Drummohr is a mansion-house with designed landscape dating from the mid-18th century.
The surviving house at Drummohr was constructed in the mid-18th century replacing an earlier property, Westpans. The layout of the designed landscape appears to date from this time, providing the setting for the new mansion house. Although the landscape was extended and modified during the 19th century, and despite several changes of use in the 20th century for both house and landscape, the broad structure of the design survives to the present day. Views sout-east from Drummohr are towards Falside Castle and Hill, and to the north and north-west towards The Firth of Forth, Inchkeith and Fife.
Further details about Drummohr are available on the Royal Commission on the Ancient and Historic Monuments of Scotland website:
1. MAPPED SOURCES
Unless otherwise stated all maps referenced are from the online National Library of Scotland Map Collection
1736 John Adair - A Map of East Lothian
1745 Herman Moll - Lothian : Contains The Shire of Linlithgow or West Lothian The Shire of Edinburgh or Midlothian and Haddington or East Lothian
Circa 1755 William Roy - Military Survey of Scotland (Lowlands)
1802 William Forrest - Map of Haddingtonshire
1815 George Thomas – Survey of the Frith [sic] of Forth
1820 John Thomson - Haddington
Ordnance Survey First Edition Six inch to One mile Edinburghshire Sheet 3 Surveyed 1853, Published 1854 Haddingtonshire Sheet 8 Surveyed 1853, Published 1854
Ordnance Survey First Edition One inch to One mile Edinburgh Sheet 32 Surveyed 1851-56 Published 1857
Ordnance Survey Second & Later Editions Six inch to One mile Edinburghshire Sheet IV.NE Revised 1893, Published 1895 Sheet IV.SE Revised 1893, Published 1895
Ordnance Survey Second & Later Editions 25 inch to One mile Edinburghshire Sheet 004.08 Revised circa1893, Published 1895
Ordnance Survey Second & Later Editions 25 inches to One mile Edinburghshire Sheet 004.12 Revised circa1893, Published 1895
Ordnance Survey Third Edition One inch to One mile Edinburgh Sheet 32 Surveyed 1901 Published 1904
Ordnance Survey Second & Later Editions 25 inches to One mile Edinburghshire Sheet 004.08 Revised circa1906, Published 1907
Ordnance Survey Second & Later Editions 25 inches to One mile Edinburghshire Sheet 004.12 Revised 1906, Published 1907
Ordnance Survey ‘Popular’ Edition One inch to One mile Edinburgh Sheet 74 Revised 1923 Published 1926
- Visitor Access, Directions & Contacts
Drummohr is situated approximately 2 kilometres north-east of Musselburgh between the B1348 and the B1361.
The First Statistical Account of Scotland 1791-99 for the Parish of Inveresk records that the mansion house and estate of Westpans was possessed by the Joice, Joicy, or Jossy family in the early-18th century. Westpans is also recorded on the late-17th and early-18th century maps of John Adair and Herman Moll.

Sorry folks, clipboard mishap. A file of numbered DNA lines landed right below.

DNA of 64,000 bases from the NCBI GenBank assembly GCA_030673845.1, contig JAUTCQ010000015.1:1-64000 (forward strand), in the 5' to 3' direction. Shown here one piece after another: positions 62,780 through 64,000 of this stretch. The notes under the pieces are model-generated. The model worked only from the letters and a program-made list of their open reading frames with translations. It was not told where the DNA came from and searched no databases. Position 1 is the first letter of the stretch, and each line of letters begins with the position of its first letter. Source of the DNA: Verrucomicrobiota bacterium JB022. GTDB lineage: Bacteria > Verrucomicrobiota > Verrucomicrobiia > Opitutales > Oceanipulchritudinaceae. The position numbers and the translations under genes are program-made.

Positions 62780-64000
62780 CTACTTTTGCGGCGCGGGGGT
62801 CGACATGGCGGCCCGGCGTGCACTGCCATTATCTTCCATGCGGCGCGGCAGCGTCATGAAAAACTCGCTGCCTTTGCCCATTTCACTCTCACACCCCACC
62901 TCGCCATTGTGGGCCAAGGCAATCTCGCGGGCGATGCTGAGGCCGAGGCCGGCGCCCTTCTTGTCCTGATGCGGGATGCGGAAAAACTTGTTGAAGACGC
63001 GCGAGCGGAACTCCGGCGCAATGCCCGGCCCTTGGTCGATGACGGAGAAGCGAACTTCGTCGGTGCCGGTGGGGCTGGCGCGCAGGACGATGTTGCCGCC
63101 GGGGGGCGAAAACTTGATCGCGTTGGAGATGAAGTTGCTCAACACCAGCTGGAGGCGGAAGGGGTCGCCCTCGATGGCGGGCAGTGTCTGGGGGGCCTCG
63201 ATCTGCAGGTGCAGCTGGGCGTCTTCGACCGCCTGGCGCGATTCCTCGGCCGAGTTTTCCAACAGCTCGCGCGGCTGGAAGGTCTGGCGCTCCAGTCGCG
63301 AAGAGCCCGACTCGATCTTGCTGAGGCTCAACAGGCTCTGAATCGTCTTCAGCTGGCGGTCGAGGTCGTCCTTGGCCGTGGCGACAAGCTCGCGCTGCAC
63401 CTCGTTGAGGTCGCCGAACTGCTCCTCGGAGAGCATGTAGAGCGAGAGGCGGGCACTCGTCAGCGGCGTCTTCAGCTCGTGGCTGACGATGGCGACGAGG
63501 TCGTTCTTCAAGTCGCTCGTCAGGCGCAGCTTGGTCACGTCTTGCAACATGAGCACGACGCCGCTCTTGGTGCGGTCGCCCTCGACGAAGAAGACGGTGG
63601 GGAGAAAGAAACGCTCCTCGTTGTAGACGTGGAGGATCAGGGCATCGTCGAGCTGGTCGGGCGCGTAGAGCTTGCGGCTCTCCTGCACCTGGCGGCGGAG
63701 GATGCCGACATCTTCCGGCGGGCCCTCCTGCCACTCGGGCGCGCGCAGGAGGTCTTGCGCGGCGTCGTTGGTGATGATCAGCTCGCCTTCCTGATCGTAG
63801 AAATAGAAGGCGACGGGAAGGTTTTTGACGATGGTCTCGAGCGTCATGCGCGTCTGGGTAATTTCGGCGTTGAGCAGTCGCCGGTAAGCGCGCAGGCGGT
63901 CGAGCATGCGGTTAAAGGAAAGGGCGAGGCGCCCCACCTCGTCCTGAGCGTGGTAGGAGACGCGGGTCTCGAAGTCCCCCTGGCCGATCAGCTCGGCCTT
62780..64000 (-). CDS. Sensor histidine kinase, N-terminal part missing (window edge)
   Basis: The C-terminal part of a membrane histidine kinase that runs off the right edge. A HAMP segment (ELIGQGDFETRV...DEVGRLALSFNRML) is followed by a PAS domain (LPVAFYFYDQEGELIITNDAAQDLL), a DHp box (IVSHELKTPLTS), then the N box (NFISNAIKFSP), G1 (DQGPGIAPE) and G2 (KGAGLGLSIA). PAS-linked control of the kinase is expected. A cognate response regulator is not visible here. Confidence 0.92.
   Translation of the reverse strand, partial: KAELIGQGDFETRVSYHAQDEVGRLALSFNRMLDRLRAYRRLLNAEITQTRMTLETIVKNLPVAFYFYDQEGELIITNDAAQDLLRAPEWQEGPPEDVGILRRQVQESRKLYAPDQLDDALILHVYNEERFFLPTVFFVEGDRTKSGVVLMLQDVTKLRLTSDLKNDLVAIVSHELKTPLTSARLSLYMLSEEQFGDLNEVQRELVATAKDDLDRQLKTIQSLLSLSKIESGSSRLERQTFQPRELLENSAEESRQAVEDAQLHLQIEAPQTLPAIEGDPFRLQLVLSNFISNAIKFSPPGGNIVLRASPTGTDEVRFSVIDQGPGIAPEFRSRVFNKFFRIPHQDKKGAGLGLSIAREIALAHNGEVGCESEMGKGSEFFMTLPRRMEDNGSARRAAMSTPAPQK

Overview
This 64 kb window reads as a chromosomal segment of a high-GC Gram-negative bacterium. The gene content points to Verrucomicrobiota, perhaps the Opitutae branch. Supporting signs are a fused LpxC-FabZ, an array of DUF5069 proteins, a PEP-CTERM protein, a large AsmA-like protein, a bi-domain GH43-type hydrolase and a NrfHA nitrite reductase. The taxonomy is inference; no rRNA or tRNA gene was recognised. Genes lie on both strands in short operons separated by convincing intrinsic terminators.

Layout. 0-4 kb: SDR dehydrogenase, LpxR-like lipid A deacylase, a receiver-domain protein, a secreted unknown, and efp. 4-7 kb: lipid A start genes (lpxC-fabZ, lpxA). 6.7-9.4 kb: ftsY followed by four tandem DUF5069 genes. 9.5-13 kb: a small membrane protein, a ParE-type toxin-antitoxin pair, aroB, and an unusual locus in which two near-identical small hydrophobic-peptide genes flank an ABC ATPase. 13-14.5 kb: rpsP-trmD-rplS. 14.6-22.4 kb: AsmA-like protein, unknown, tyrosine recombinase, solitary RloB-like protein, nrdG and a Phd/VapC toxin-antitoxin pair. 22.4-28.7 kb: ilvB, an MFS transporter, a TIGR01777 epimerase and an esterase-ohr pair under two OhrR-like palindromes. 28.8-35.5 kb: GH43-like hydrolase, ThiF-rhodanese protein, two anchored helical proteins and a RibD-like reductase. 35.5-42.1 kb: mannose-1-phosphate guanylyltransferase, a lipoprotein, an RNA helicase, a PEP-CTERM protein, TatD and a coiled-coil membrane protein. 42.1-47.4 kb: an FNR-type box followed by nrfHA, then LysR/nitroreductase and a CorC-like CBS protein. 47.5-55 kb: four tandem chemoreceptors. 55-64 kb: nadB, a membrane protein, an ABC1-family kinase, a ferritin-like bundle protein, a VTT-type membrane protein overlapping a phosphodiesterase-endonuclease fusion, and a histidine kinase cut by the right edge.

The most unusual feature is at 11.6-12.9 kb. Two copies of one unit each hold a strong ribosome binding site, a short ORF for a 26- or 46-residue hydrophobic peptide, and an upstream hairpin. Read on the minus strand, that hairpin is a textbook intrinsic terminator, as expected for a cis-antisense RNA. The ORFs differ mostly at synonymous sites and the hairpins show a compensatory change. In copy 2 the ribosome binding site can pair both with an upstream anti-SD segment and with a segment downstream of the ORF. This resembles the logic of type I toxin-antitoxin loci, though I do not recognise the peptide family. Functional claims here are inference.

In 1753 the existing house, known as Drummore House was built by Sir Hew Dalrymple (born 1690 died 1755), Lord of Session (Lord Drummore) and passed to his son Sir Hugh Dalrymple, in 1755. Dunmore House and the first details of a landscape layout are depicted on William Roy's Military Survey of around 1755, the broad framework of this layout appearing to have survived to the present day.
The estate was purchased by the Rev Robert Finlay of Wallyford in 1762, the Finlay family also owning the neighbouring Wallyford Estate, and in the 1790s passed to Captain David Finlay.
By the early-19th century the house was in the ownership of the Aitchiesons and in 1808 William Aitchieson extended the house, demolishing the west bow and adding the west wing. Two years later, around 1810, William Aitchieson created the west driveway and constructed the West Lodge. Groome's Ordnance Gazeteer of Scotland (1888) records the owner of Drumore as Colonel William Aitchieson who had succeeded to the property in 1846 and undertook further modifications to the house including doubling the size of the extension, adding the front porch and inserting French doors in the east bow.
In 1927 Drummore ceased to be a private residence when the estate was purchased by Loretto School and the Girls' School established in the house, with a playing field created for school sports in 1928.
Loretto School continued to use some of the land for playing fields but in 1932 the house, now renamed Drummohr, was let to the Catholic Church with a religious group, the Passionist Fathers occupying the house.
In 1943 the land was leased to a local farmer for agricultural use in aid of the war effort, and in 1948 sold to the Catholic Church. The estate was sold again in the 1970s with the house being used as a hotel and public house but by 1996 Drummohr House was in use as a care home for the elderly with 60 residents before lying unoccupied.
The field in the north-east corner of estate was turned into a caravan and holiday chalet complex in 2000, and in recent years the house and estate have been the subject of several planning applications:
2010: Planning permission granted to convert the house to flats and build seven houses in the grounds Ref No. 10/00203/P (16 March 2010)
2010: Planning permission granted for extension & refurbishment of West Lodge Ref No. 10/00086/P
2011: Application for Planning Permission in Principle for a mixed use development of the site comprising the erection of up to 1200 houses, local centre etc. by Ashfield Commercial Properties Ltd. Ref. No. 11/00664/PPM.
- Features & Designations
Historic Environment Scotland Inventory of Battlefields
- Reference: Battle of Pinkie 10 September 1547
- Country House (featured building)
- Description: 3-storey, 3-bay classical pedimented house. Tooled coursed pink sandstone rubble (originally harled)
- Earliest Date:
- Latest Date:
- Key Information
Alan Stevens, East Lothian Gardens and Designed Landscapes Recording Project under the auspices of The Garden History Society in Scotland